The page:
Oberweis, who wants to repeal the law that went into effect in 1983.  Oberweis asked the FTC to weigh in. Violators can face a $1,500 fine.  

flickr/stevendepolo

  Hunters and trappers could harvest bobcats, under a measure that got approval from the Illinois House.

Hunting bobcats has been illegal in Illinois for decades.

But now that Department of Natural Resources numbers show the population growing, especially in southern and western parts of the state, Rep. Wayne Rosenthal wants that ban lifted.

His plan passed the House 91 to 20. Rosenthal, a Republican from Morrisonville, says his critics ask:

"Why do you want to get rid of these pretty, little kitties?"

This week, Governor Quinn's proposed state budget.

flickr/armymedicine

  Dental hygienists in Illinois could get a whole new job description under a proposal before the Illinois House. Hygienists say requiring less supervision would allow them to provide care in underserved communities.

Illinois Green Party website

  Illinois Republicans and Democrats chose their party's nominees last week. Third-party candidates are working to join them on the November ballot.

Before they can even think about winning a statewide election, independent candidates and those from third parties have to make it on the ballot, which requires collecting at least 25,000 valid signatures, by mid-June.

Green Party candidates are beginning their petition drive.

Host, Amanda Vinicky and guests Kent Redfield (UIS) and Charlie Wheeler (UIS) analyze the Governor's Budget Address. Focusing on the proposal to increase income tax, property tax relief, and the millionaire's tax.

  A tax on millionaires is advancing through the General Assembly ... at the expense of a progressive income tax.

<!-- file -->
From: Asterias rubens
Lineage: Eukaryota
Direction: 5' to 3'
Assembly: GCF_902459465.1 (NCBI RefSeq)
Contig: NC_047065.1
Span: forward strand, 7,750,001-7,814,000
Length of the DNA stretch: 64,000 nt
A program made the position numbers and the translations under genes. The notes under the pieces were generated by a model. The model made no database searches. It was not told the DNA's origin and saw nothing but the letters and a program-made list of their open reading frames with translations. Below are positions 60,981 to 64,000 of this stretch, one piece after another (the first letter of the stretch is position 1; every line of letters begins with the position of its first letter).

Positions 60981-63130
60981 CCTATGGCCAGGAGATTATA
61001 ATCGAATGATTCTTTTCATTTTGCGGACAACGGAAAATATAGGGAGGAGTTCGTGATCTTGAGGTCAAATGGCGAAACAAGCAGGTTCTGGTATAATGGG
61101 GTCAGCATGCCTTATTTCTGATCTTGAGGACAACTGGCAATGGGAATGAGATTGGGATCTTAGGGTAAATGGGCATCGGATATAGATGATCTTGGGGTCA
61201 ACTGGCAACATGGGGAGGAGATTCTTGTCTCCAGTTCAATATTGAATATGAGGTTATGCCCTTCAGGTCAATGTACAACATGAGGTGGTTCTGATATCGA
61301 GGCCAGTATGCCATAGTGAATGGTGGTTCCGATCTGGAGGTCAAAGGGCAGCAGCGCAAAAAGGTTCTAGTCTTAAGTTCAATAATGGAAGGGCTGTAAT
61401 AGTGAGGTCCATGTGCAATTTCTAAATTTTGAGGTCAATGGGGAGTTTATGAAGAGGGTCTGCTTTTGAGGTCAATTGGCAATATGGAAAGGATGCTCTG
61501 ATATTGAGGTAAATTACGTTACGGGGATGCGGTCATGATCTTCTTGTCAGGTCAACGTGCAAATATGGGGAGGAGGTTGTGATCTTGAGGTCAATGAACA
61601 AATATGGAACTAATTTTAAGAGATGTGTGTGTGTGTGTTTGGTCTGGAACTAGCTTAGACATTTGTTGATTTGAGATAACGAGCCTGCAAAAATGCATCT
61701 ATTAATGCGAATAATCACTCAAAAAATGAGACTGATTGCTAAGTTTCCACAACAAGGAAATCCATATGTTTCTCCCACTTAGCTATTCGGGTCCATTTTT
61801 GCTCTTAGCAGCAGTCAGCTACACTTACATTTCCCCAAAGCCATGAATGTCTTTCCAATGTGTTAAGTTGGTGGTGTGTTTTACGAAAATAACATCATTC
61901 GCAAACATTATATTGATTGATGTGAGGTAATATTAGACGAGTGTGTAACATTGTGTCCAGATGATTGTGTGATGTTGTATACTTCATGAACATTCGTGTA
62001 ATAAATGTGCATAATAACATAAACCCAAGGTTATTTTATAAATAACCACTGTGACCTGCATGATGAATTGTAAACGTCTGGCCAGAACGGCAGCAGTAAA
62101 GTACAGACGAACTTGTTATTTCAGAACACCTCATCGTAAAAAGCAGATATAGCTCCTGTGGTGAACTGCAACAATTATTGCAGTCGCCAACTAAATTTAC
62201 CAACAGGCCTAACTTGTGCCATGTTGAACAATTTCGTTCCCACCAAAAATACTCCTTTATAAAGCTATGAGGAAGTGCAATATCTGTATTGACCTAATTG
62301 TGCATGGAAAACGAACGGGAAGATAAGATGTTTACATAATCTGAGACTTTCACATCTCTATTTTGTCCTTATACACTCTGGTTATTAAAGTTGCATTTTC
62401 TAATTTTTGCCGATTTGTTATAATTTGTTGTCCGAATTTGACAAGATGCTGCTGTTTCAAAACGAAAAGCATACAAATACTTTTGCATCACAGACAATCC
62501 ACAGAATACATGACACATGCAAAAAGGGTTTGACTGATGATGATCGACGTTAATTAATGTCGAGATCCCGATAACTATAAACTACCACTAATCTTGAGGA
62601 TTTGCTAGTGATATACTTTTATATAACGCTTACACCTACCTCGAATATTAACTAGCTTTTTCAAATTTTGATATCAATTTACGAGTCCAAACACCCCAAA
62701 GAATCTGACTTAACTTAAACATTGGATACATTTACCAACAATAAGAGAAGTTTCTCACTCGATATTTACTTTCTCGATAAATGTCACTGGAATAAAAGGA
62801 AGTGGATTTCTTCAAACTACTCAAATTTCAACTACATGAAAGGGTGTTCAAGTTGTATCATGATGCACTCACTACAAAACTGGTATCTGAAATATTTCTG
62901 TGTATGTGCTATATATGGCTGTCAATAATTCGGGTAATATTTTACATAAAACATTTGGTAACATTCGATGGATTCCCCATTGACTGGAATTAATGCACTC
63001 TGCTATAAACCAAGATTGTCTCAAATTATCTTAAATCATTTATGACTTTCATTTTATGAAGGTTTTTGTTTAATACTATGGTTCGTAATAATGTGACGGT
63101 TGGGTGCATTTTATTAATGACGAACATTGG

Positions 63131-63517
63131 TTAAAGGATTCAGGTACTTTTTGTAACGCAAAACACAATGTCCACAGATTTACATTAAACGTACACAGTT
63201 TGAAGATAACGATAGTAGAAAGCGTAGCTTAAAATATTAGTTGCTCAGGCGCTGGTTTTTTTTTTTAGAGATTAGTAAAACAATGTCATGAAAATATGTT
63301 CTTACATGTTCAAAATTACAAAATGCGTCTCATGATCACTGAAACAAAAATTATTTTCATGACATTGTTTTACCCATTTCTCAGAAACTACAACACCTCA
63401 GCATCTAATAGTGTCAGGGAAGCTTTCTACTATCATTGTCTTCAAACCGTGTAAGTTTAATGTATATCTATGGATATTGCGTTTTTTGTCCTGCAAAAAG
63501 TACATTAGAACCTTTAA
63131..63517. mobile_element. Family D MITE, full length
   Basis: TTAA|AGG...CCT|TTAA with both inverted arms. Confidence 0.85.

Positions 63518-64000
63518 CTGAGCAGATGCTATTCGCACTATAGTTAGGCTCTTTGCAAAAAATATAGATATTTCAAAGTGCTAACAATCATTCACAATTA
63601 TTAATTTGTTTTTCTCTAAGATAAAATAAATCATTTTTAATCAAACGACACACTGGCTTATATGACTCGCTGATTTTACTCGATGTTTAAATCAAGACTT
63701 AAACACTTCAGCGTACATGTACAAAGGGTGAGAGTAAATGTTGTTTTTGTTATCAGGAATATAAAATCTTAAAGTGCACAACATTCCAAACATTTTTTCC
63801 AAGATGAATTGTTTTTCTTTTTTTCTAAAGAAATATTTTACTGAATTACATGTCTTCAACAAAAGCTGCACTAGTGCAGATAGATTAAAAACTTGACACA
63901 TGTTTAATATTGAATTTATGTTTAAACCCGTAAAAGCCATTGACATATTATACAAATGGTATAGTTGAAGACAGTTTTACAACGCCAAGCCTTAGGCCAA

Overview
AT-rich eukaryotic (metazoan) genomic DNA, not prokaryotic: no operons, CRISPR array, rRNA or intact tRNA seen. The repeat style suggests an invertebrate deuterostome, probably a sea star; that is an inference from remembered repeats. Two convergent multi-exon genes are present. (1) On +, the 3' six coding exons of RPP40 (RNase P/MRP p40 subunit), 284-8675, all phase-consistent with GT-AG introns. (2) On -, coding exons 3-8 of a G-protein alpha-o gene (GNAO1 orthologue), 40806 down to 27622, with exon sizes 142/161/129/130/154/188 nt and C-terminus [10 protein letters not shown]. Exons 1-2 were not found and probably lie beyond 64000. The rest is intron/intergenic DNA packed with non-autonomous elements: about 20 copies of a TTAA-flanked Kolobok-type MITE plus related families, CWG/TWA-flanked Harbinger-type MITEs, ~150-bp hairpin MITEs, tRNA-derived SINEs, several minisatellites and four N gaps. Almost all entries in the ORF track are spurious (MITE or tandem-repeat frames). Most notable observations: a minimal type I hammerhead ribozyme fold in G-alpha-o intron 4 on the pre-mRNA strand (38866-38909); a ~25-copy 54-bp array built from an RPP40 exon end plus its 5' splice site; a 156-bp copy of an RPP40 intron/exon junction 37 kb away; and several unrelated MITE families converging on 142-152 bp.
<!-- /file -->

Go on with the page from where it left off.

The so-called "Millionaire's Tax" would levy a three percent surcharge on income over a $1 million. House Speaker Michael Madigan says that should raise about a billion dollars, which Illinois would send exclusively to schools.

"My judgment was that it helps education and it calls upon those in the society that are better able to help fund education than others."

The Capitol
Brian Mackey/WUIS

A new report (PDF) says Illinois' pension overhaul will save less money than advertised. Some politicians are trying to make hay out of that. But it might not be such a big deal.

The pension vote came with promises of big savings — $160 billion. Then, after it was already law, a new analysis of the bill said, well, maybe we'll save $145 billion.

This latest report puts savings even lower, at $137 billion.

Hannah Meisel/WUIS

  Plenty can, and will, happen before voters go to the polls in November to chose their next governor. But a central theme of the campaign emerged Wednesday, when Gov. Pat Quinn proposed making permanent what was supposed to have been a temporary hike in the state's income tax. His Republican opponent, Bruce Rauner, favors letting the increase lapse. Their competing visions mean a lot is at stake ahead of the upcoming election, as well as for the state's future.

wuis